Posted by: anne on November 29, 2003 06:33 AM


Again, there is debt extension. Lots more than those in the upper 20% income group are buying houses and cars. Middle class debt has long seemed a problem, but debt keeps being extended. There is no reason to believe debt extension stops today.

Posted by: anne on November 29, 2003 06:40 AM


I wonder if there's any data to suggest what the upper limit to debt extension is. I would think that consumer behavior would not be all that unpredictable. I know, personally, how much debt I am willing carry before I quit spending. On the aggregate, there must also be a point where consumers do say enough is enough". I wonder what that point is, 13.5%, 15%, 20% perhaps? No studies on this?

Posted by: jack on November 29, 2003 07:02 AM


Gerard, where do you read in the survey that the top quintile takes home over 2/3 of income? The before-tax family income tables lead to a figure of ~59% in 2001, as compared with ~55% in 1995.

While their relative share is shrinking, what the bottom 80% does with their 41% of personal income is relevant.

Posted by: Mark on November 29, 2003 07:39 AM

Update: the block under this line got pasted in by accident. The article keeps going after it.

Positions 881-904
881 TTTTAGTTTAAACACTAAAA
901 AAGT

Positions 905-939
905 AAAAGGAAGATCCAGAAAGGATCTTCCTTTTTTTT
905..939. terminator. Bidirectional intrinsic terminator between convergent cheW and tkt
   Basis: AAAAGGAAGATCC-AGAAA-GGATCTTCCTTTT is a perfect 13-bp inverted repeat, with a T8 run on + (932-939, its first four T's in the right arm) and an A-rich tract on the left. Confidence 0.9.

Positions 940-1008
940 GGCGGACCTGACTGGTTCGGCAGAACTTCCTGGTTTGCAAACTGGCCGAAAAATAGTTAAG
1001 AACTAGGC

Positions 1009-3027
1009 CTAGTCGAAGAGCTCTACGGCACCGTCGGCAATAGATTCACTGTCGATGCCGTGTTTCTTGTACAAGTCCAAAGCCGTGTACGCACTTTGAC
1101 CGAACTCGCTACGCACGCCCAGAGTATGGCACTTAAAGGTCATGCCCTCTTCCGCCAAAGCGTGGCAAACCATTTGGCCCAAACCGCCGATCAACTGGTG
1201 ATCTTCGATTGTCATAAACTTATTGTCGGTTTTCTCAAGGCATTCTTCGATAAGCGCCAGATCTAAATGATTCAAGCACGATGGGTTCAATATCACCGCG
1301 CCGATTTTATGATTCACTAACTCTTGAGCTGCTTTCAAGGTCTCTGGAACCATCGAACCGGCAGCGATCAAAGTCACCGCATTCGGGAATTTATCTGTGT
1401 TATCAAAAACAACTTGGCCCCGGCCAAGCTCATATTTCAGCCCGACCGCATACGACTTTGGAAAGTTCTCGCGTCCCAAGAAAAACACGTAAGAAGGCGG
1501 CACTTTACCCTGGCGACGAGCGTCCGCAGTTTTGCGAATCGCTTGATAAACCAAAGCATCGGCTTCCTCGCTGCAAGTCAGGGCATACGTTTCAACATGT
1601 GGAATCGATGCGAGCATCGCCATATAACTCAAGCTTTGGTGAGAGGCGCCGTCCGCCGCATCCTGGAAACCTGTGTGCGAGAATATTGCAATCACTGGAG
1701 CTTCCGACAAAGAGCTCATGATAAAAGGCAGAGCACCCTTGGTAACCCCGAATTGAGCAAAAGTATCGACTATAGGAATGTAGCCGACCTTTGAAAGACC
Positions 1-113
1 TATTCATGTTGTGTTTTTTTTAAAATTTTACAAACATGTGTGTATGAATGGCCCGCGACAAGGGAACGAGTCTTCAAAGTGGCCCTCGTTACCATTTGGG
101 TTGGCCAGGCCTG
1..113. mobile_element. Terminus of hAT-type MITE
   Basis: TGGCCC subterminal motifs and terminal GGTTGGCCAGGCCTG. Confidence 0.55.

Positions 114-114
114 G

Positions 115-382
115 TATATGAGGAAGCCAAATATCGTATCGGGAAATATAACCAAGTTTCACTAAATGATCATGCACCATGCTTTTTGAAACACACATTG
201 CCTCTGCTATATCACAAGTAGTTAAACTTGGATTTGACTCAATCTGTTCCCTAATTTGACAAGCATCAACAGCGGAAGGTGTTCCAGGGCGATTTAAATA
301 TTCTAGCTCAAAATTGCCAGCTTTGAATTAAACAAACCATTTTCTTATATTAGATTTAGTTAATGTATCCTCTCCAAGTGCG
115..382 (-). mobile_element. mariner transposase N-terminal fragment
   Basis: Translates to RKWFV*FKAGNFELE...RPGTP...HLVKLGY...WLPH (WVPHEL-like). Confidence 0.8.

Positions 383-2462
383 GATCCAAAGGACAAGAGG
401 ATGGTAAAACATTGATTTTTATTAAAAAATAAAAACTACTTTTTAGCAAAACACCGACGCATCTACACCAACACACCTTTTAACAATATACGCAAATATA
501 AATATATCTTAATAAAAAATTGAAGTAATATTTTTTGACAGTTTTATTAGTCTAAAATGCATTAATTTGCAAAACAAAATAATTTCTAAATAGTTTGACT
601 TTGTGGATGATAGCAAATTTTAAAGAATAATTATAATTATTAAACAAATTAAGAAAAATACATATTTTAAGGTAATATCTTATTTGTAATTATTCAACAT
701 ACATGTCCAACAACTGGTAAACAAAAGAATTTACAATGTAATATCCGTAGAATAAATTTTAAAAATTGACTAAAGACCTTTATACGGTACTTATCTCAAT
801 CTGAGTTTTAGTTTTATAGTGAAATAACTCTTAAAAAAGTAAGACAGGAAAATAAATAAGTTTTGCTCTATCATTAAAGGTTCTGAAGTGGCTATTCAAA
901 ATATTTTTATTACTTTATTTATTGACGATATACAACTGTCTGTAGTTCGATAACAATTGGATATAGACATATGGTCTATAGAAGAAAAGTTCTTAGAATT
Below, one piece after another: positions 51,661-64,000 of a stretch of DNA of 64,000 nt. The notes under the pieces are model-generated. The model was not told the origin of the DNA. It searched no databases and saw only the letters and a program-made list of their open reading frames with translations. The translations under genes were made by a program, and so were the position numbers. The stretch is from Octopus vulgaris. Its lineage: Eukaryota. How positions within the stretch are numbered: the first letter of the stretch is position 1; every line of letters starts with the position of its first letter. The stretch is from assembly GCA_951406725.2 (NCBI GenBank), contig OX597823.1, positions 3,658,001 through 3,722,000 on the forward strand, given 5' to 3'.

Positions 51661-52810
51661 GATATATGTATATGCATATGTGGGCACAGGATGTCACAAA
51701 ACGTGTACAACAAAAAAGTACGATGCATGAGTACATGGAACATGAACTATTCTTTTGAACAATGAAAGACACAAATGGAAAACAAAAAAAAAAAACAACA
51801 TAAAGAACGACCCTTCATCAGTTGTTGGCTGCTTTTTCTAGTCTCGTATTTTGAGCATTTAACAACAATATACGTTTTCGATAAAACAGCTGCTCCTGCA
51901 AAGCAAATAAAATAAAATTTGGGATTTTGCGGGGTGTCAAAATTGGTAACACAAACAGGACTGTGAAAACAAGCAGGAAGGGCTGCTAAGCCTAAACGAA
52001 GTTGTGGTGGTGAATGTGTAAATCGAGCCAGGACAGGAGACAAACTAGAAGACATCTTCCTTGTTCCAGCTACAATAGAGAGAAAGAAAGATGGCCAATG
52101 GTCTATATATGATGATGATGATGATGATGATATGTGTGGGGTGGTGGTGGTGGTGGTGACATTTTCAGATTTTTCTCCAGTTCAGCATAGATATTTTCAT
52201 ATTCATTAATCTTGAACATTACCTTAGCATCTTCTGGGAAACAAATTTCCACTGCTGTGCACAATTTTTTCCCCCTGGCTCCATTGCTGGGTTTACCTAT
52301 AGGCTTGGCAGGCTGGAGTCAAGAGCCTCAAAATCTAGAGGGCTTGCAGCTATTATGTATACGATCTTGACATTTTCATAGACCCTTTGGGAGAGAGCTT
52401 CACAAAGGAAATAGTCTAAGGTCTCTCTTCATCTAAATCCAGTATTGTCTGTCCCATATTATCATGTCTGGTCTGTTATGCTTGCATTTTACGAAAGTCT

Isn't it better if all kids had a bike, roller blades and computer than if 5% of the kids had the $60,000 miniture Hummer from Neiman Marcus and Prada shoes for each day of the week and a table at the Four Seasons (Edgar Bronfman has had once since he was twelve years old).

Posted by: Cal on November 29, 2003 08:43 AM


On the question of what is the upper limit of debt.

The real problem is that there is no way to forecast the upper limit. Evey cycle, at least
since the 1970s, the issue of debt limiting
consumer spending has been raised. But every
cycle the measures of the debt burden go to now highs. So there is no way of knowing when we will
hit that limit, and debt servicing will be a major factor limiting consumer spending.
I suspect that it will not be an issue that create a cyclical perak, rather it will be an issue that creates a major problem in trying to get a new recovery off the ground.

Posted by: spencer on November 29, 2003 09:04 AM


The dirty little secret about wealth is that rich people are, on average, smarter than poor people. They know more, they have more varied sources of information, and their brains process the data faster.

This is why rich folks get to set the trends in toys in the stores.

I've been rich, am currently poor, and intend to be rich again. It's slightly more fun: you get better toys to play with.

Posted by: David Lloyd-Jones on November 29, 2003 09:19 AM


I have started the Buy nothing on Fridays movement.

The Buy nothing Friday movement will work this way.

You will tell your friends and family and colleagues who do not use the net, to avoid buying anything on Fridays. You and everyone you speak to will tell their merchants that we do not support the chimp and we're going on a purchasing strike on every Friday until the Nov 2004 election. You also tell them that you hope they will do everything they can to help vote the chimp out and their republican congresspeople out in 2004.